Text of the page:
Toxic air warnings will be displayed at hundreds of Tube stations and bus stops during pollution peaks in London.
Mayor Sadiq Khan announced that filthy air levels, and advice on how to respond, will appear on a huge network of public signs across the capital.
The alerts will be issued when air pollution reaches “high” or “very high”, which has happened four or five times a year recently. They will be shown on 2,500 bus countdown signs, electronic update signs in the entrances of all 270 Underground stations, 140 roadside message signs on the busiest main roads, and river pier signs.
The system will go live from Monday August 15. Mr Khan said: “Londoners have a right to know about the quality of the air that they breathe.
“These new alerts will allow them to take precautions and help them plan ahead to avoid the worst instances of air pollution.” Information on the signs will depend on the level of pollution and may include telling motorists to switch their engine off when stationary to cut emissions and advising people to walk, cycle or use public transport.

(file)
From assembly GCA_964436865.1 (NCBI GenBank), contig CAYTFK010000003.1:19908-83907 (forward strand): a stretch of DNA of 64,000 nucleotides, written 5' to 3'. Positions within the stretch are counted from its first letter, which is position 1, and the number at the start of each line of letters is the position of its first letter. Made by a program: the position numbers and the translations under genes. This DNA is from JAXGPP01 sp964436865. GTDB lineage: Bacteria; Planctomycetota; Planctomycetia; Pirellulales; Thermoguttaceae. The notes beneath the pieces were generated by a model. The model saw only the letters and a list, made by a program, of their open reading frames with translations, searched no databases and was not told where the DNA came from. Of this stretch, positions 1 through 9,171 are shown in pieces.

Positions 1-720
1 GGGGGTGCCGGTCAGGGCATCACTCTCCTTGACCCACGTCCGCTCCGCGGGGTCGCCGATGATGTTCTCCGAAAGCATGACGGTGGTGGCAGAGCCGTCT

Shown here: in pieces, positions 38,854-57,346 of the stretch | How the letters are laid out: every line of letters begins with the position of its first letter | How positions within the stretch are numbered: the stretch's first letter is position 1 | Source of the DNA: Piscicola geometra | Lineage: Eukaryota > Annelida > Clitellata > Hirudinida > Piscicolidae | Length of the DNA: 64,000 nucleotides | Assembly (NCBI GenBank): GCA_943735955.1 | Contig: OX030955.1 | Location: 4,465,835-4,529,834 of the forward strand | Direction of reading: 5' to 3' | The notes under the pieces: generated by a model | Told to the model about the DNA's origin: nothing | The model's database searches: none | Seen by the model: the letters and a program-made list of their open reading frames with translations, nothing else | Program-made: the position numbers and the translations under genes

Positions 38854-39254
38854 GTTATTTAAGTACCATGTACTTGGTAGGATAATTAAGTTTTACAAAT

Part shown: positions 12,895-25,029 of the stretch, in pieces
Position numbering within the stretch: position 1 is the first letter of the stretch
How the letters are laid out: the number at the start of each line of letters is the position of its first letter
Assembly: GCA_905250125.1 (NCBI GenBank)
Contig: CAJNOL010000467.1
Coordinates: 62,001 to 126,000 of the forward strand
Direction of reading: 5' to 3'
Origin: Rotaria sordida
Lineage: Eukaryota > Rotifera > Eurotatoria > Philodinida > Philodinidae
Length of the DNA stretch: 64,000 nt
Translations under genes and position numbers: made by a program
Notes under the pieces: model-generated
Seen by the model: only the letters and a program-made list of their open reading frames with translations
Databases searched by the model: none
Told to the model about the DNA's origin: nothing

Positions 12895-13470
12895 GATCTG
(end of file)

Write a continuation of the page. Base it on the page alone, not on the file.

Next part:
It could also include warnings to reduce strenuous activity if someone experiences symptoms or advising asthma sufferers and other vulnerable groups that they may need to use their reliever inhaler more often or take other precautionary measures.
Four out of five of nearly 15,000 people who responded to a public consultation on Mr Khan’s air quality master plan said they wanted to be told when pollution is high or very high so they can take action to protect their health and reduce its impact.
The warnings will be displayed on the day before forecast high and very high air pollution, as well as the day itself.
Leon Daniels, Transport for London’s managing director of surface transport, said: “We are working with the Mayor to deliver an ambitious and wide-ranging programme to improve air quality across the capital.
“An important part of this work is to raise awareness and provide advice to people on how they can personally contribute to this work.”
Londoners with particular health needs will continue to have access to the airTEXT service for regular air quality forecasts via text, voicemail, email, mobile app and online.
Mr Khan has also consulted on a new “T-charge” of £10 a day for the worst-polluting vehicles —broadly those registered before 2005 — to drive into central London from next year.
In addition, he has proposed introducing the central London Ultra Low Emission Zone one year earlier in 2019. Cars, vans and motorbikes not meeting set emission standards would have to pay £12.50 a day, and lorries, coaches and buses £100.
The ULEZ may also be extended London-wide for lorries, buses and coaches from 2020.